Background: Recipients of faecal microbiota transplantation (FMT) in treatment of recurrent Clostridium difficile infection (RCDI) remain at markedly increased risk of re-infection with C. difficile with new antibiotic provocations. Urinary tract infections (UTIs) are common indications for antibiotics in these patients, often resulting in C. difficile re-infection. Methods: We present a case series of 19 patients treated with parenteral aminoglycosides for UTI following FMT for RCDI. A 3 day outpatient regimen of once-daily intramuscular administration of gentamicin was used to treat 18 consecutive FMT recipients with uncomplicated UTI. One other patient was treated for a complicated UTI with intravenous amikacin. Profiling of 16S rRNA genes was used to track changes in faecal microbial community structure during this regimen in three patients. Results: The protocol was highly effective in treating UTI symptoms. None of the patients suffered a re-infection with C. difficile. The faecal microbial communities remained undisturbed by treatment with intramuscular administration of gentamicin. Conclusions: Despite falling out of favour in recent years, aminoglycoside antibiotics given parenterally have the advantage of minimal penetration into the gut lumen. A brief (3 day) course of parenteral gentamicin was safe and effective in curing UTI in patients at high risk of C. difficile infection without perturbing their gut microbiota.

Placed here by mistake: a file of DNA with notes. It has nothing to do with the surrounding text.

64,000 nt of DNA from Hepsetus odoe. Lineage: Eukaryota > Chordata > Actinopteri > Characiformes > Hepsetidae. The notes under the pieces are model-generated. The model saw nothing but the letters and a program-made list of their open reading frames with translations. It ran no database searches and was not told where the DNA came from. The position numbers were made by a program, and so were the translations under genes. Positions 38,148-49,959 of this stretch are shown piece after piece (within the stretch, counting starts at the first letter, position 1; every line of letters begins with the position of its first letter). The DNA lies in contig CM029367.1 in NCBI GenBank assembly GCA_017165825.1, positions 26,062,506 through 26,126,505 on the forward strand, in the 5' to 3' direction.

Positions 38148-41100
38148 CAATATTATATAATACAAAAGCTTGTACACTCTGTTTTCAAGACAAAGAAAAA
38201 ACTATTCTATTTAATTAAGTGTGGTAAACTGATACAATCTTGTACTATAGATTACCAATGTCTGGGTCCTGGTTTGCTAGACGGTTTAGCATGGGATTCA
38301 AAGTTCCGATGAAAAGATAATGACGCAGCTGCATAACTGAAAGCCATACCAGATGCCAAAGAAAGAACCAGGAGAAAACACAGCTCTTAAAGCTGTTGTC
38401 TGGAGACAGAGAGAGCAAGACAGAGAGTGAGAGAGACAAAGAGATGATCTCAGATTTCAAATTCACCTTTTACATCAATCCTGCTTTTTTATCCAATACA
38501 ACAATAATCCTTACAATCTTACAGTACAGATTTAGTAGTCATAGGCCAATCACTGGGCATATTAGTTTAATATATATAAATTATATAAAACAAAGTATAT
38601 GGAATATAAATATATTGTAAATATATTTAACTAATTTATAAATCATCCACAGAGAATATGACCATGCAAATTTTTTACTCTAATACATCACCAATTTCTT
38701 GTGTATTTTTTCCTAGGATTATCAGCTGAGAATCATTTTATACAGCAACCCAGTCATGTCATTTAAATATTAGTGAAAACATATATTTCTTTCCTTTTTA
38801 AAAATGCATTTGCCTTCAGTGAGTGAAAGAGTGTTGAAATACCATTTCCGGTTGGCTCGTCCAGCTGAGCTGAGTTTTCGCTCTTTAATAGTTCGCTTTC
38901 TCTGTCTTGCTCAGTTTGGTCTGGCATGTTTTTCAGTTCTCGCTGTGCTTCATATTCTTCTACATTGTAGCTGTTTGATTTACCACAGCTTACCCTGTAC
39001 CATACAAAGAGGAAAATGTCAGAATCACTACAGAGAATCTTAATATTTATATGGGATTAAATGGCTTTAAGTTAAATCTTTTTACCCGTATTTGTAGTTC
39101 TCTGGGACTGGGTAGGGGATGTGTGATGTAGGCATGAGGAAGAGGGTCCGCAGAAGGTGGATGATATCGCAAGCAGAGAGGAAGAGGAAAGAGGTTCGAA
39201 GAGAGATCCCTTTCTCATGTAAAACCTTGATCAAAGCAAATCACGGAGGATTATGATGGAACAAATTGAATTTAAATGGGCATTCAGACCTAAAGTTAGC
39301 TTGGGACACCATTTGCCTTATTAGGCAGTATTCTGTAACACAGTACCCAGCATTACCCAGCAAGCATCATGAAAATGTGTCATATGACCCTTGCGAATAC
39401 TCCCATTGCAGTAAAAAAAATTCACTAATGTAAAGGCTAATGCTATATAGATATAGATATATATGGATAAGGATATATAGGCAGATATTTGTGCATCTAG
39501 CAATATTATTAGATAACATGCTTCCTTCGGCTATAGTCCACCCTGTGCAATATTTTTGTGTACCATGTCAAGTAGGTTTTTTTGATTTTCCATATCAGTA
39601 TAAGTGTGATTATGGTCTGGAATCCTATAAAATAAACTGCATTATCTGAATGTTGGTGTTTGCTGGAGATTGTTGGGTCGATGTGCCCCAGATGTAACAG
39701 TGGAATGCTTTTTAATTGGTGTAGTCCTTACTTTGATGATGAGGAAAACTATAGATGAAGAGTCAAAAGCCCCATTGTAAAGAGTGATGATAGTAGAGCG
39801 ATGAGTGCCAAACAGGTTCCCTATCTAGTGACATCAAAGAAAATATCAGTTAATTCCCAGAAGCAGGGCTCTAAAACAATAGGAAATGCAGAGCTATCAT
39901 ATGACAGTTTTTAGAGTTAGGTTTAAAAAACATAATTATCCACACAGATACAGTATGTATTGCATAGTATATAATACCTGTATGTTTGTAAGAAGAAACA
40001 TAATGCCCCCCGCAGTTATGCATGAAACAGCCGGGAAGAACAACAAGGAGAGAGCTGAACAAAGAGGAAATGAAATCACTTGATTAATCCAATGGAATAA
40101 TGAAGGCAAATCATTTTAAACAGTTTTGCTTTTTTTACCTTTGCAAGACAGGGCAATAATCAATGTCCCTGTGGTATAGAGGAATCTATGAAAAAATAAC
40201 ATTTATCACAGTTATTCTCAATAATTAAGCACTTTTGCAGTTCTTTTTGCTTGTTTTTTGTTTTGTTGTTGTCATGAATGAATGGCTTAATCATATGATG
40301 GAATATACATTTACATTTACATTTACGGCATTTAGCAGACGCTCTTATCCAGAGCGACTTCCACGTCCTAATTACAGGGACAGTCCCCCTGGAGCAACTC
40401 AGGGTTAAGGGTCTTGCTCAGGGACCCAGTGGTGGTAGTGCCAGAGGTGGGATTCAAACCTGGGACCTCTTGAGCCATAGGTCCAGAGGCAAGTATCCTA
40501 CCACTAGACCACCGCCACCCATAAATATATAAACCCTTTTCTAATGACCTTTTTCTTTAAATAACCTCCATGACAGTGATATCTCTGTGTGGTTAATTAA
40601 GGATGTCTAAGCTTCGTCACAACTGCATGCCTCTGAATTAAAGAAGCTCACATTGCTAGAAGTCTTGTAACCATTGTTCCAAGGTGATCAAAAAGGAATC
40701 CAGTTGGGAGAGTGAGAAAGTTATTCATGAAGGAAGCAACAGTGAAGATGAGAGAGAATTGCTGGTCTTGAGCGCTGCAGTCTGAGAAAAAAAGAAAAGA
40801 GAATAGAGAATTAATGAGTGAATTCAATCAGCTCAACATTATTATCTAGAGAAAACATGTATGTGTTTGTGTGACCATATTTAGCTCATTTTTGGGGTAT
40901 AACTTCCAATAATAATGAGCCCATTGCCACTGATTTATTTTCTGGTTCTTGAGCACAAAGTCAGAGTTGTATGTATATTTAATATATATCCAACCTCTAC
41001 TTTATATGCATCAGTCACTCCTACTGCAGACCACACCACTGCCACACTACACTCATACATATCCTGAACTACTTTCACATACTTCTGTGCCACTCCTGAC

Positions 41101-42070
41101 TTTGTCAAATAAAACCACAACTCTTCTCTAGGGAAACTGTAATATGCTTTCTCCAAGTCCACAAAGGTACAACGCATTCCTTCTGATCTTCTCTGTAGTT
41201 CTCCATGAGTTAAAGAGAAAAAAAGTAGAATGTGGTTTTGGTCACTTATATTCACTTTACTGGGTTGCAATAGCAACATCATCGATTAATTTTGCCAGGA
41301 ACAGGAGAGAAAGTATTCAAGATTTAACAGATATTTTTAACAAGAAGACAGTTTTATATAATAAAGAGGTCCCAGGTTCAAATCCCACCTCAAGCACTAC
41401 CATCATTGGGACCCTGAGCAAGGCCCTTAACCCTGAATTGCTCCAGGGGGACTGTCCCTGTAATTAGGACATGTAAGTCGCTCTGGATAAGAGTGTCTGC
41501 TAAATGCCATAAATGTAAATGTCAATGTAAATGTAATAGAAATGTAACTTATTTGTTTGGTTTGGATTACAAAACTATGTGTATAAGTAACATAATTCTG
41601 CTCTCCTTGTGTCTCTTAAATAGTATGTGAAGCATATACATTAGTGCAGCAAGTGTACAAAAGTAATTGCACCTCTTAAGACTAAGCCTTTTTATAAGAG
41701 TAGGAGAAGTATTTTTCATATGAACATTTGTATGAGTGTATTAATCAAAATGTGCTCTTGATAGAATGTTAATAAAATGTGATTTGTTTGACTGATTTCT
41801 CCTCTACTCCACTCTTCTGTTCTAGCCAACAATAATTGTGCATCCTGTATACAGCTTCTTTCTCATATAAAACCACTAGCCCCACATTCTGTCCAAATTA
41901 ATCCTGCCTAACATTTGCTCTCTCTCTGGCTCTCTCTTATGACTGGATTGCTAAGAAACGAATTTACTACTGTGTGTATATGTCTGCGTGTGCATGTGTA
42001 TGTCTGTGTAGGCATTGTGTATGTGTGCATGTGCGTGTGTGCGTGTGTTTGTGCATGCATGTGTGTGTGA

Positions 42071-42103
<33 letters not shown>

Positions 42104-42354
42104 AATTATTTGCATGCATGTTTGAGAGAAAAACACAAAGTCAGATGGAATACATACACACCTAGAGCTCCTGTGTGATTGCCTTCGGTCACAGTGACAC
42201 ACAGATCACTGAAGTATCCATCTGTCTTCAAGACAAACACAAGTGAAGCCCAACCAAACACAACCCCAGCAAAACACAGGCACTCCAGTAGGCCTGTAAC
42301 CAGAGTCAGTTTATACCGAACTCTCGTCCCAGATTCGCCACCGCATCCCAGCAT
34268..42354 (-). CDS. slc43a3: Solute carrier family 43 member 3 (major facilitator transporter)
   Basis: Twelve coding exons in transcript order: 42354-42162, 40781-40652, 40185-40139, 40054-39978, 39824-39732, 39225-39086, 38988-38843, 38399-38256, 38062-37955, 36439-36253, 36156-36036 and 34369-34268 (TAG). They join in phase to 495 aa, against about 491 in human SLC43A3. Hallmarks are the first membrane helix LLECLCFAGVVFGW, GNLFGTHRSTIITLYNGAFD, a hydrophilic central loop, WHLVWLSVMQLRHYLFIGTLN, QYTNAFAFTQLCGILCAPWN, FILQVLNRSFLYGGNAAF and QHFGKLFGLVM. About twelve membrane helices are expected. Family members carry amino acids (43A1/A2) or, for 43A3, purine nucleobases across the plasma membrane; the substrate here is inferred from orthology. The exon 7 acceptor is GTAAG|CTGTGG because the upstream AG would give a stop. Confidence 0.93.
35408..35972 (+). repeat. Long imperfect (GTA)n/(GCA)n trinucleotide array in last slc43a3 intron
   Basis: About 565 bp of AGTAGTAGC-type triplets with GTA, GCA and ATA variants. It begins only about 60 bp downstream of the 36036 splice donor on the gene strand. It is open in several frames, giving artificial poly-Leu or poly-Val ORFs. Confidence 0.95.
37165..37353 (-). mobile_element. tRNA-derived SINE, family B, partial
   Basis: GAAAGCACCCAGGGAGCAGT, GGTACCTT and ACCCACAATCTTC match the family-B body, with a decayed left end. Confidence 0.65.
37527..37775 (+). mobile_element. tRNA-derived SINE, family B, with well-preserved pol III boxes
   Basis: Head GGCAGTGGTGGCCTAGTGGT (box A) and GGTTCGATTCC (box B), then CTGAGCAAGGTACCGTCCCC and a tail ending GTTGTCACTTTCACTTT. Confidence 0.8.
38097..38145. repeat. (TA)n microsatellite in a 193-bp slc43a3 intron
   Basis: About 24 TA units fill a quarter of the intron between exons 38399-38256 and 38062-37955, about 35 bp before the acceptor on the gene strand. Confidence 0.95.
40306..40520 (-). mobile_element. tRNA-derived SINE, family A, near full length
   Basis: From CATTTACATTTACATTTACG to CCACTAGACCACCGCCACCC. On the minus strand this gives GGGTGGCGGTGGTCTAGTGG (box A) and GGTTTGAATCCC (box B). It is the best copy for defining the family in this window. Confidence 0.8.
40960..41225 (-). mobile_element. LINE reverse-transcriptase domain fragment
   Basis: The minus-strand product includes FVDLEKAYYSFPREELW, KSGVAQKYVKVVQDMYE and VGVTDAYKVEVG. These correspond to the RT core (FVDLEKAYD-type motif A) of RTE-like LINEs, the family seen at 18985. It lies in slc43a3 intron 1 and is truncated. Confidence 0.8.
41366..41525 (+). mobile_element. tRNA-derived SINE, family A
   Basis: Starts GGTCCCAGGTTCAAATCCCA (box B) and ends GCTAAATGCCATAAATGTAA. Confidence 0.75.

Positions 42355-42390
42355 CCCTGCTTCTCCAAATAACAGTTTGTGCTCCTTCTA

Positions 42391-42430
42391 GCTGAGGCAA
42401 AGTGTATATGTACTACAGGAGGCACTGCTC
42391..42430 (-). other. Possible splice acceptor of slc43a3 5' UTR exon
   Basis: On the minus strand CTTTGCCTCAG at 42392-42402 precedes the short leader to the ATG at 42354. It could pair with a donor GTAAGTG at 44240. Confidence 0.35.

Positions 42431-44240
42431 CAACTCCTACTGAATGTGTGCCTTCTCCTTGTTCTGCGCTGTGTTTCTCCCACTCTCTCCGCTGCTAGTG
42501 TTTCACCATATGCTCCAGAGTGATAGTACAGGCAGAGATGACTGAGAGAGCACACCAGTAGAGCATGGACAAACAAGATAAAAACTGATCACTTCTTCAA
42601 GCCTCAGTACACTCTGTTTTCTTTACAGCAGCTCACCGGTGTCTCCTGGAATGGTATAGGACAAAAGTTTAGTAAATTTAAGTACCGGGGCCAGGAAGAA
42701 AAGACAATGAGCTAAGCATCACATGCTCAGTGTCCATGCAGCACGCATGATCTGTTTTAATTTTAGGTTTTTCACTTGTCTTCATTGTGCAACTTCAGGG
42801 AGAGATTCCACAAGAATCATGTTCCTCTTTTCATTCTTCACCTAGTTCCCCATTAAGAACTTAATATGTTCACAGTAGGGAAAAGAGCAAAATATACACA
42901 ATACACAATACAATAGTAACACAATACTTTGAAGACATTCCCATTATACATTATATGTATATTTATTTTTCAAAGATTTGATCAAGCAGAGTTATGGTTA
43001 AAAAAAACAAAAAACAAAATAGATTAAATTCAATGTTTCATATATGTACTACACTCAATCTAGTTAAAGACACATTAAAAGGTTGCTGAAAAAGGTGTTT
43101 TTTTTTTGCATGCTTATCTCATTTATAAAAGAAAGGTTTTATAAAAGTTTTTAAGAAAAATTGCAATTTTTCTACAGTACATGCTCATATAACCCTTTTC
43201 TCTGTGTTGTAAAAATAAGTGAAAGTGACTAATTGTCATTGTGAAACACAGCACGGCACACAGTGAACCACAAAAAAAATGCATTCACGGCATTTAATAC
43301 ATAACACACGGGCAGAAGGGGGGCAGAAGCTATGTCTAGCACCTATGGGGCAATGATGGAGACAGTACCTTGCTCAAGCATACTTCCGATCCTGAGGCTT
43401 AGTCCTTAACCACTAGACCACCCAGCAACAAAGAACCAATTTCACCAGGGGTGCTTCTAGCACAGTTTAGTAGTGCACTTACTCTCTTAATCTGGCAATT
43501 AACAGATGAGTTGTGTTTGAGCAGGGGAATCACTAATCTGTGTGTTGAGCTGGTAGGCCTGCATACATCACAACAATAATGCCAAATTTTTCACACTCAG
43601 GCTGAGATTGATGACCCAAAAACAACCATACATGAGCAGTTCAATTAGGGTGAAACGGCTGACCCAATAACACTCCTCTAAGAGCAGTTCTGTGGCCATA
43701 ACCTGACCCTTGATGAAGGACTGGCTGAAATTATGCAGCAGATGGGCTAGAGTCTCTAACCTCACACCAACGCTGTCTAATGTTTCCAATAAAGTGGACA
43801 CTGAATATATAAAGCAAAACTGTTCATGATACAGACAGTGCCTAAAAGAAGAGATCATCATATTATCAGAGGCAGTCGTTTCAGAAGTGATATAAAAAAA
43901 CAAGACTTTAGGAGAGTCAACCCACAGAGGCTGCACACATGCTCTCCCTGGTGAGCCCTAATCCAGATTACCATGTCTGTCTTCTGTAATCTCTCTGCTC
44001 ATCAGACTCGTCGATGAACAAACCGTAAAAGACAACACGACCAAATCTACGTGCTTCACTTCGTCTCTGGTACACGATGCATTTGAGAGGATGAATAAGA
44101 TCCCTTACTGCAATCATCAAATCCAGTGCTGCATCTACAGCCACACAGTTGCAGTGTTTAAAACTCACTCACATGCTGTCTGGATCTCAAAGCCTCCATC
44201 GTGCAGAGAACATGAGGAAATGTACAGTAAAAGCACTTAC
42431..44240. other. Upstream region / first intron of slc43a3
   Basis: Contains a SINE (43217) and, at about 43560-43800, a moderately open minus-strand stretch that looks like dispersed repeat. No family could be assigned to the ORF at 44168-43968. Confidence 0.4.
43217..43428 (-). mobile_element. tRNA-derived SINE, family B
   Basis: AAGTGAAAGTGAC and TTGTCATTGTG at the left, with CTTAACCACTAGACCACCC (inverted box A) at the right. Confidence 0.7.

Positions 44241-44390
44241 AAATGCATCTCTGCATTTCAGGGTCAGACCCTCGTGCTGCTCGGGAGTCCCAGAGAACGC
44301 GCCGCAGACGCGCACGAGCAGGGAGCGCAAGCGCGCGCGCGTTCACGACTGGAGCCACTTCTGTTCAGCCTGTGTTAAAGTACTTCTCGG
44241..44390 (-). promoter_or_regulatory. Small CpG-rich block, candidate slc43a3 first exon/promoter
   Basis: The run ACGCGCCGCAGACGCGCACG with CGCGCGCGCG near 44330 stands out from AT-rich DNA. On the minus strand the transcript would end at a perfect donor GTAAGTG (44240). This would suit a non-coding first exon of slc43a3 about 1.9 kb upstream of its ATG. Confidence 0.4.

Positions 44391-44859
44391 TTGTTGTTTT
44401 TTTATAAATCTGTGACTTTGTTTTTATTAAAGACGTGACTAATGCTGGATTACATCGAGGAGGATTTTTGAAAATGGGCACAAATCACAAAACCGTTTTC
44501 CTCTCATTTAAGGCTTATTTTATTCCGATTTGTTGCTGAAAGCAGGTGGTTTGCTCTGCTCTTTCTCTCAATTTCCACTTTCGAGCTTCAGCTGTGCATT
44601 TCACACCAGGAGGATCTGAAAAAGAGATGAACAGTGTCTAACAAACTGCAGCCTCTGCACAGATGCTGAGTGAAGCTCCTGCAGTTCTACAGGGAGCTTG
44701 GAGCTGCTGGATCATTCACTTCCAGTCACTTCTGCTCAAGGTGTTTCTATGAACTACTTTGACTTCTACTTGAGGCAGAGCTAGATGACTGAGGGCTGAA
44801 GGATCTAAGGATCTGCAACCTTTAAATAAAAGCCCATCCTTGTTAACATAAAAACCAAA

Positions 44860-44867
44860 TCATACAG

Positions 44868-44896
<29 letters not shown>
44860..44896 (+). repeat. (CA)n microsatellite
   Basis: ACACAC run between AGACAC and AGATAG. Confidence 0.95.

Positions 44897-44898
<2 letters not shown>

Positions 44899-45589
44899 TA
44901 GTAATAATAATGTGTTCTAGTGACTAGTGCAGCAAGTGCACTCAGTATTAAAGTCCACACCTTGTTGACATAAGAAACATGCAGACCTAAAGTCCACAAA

Bibliographical noteFunding Information:
This research was made possible by support of grants from the National Institutes of Health (NIH) 1R21-AI114722-01 (A. K., M. J. S.) and the Minnesota's Discovery, Research, and InnoVation Economy grant from the University ofMinnesota (A. K., M. J. S.).